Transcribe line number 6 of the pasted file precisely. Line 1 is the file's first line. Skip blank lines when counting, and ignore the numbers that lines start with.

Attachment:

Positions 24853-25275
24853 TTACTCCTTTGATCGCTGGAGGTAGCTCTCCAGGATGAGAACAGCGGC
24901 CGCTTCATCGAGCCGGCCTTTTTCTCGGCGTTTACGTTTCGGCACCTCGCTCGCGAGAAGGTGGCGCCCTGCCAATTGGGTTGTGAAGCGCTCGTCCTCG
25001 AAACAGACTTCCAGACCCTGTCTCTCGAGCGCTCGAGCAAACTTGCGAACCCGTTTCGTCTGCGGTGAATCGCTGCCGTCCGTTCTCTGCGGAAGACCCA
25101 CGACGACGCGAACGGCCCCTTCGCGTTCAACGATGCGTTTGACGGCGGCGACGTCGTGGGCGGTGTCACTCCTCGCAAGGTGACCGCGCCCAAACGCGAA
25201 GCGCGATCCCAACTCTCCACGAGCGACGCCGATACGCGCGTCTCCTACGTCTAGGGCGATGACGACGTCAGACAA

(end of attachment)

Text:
25201 GCGCGATCCCAACTCTCCACGAGCGACGCCGATACGCGCGTCTCCTACGTCTAGGGCGATGACGACGTCAGACAA